Musicians and singer-songwriters are usually known for their hits, glitz, and glam and capturing the heart and soul of millions of fans around the world through their music. With their iconic styles resonating throughout the ages, these famous musicians who served in the military aren’t only about the hits they made but also the hits they took for their country.

Here are five influential music legends you might not know who served their country on the frontlines.

Elvis Presley

Elvis Presley at a U.S. base in Germany posing for the cameras (Wikimedia Commons).

The King of Rock and Roll himself, the Mississippi-born, Tennessee-raised Grammy Award-winning Elvis Aaron Presley, served in the United States Army. He served after releasing his film “King Creole,” and a series of top-charting songs, including “Too Much” and “All Shook Up.” Of course, you can never forget the number one hit album, the Jailhouse Rock E.P. too!

With his name stirring a buzz across fans in the United States and beyond, he was drafted into the U.S. Army at Fort Chaffee on March 24, 1958. This turned the fort into a media circus, with photographers and paparazzi hounding the musician. Here he requested that he be treated like any other soldier and refused an easy enlistment entertaining the troops.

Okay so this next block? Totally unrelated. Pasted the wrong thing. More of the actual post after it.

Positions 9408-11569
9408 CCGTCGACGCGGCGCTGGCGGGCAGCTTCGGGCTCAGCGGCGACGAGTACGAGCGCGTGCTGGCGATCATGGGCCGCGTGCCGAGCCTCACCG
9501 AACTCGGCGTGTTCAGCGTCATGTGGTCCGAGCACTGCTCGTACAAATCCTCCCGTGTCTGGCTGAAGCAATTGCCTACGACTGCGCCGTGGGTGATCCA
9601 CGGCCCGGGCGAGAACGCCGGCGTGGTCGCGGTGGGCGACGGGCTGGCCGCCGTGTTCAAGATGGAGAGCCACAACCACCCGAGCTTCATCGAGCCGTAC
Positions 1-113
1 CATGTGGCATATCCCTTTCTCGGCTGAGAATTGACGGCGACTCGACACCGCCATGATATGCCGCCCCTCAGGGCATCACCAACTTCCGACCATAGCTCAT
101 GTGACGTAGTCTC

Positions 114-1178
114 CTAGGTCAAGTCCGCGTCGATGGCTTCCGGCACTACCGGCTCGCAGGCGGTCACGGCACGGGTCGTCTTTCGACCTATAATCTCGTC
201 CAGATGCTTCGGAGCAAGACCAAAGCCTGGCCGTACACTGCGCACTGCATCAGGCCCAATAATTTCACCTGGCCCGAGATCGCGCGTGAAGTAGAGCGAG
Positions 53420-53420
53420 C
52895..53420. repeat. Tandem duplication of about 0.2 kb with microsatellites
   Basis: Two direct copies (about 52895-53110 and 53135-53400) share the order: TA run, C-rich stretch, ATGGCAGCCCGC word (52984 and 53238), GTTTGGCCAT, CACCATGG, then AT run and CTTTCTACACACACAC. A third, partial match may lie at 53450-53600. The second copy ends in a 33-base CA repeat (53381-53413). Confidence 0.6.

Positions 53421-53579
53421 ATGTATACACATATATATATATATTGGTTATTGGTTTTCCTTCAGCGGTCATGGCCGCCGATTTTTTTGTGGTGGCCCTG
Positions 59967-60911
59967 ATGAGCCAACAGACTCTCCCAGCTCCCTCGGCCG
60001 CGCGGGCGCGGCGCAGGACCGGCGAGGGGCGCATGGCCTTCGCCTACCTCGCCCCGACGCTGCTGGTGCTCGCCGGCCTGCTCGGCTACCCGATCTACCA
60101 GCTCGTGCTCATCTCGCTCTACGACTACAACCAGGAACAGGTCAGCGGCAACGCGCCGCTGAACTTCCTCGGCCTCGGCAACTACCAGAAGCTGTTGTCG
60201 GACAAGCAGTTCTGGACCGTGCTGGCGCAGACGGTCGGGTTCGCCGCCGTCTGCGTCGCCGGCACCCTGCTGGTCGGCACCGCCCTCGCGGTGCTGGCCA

He completed his basic training at Fort Hood and was notorious for being a pistol sharpshooter and knowing his way around tanks. Afterward, he went into the 1st Medium Tank Battalion, 32nd Armor, 3rd Armored Division based in Friedberg, Germany. Here, he learned Karate and met Priscilla. He denied any special treatment, refusing previous offers by the Army, Navy, and Pentagon to join the Special Services to entertain the troops, and was known to be a generous soldier. He donated his army salary to various charities and bought many luxuries for his buddies in the army, even buying them extra army clothes within his close circle. Finishing his career with the rank of Sergeant, you could say he was great with a mic and a gun!

B.B. King

B.B. King performing in Hamburg, 1971 with his guitar, “Lucille.” Heinrich KlaffsCC BY-SA 2.0, via Wikimedia Commons

The late blues king known for his string bending, Riley B. King, was known for his hits “The Thrill Is Gone” and “Every Day I Have The Blues,” usually using his trusty Gibson ES-335s named “Lucille.”

But before all his success and fame, the Mississippi-born guitarist sang at the Elkhorn Baptist Church because he enjoyed the music. During his tenure at the church, he learned how to play the guitar with the local minister teaching him!

Known for his extremely hard-working work ethic, he enlisted into the U.S. Army at only 18 years old in 1943. Not much is known about his military career, but we do know that he was released from the military when he finished his basic army training as the military found out he knew how to drive a tractor.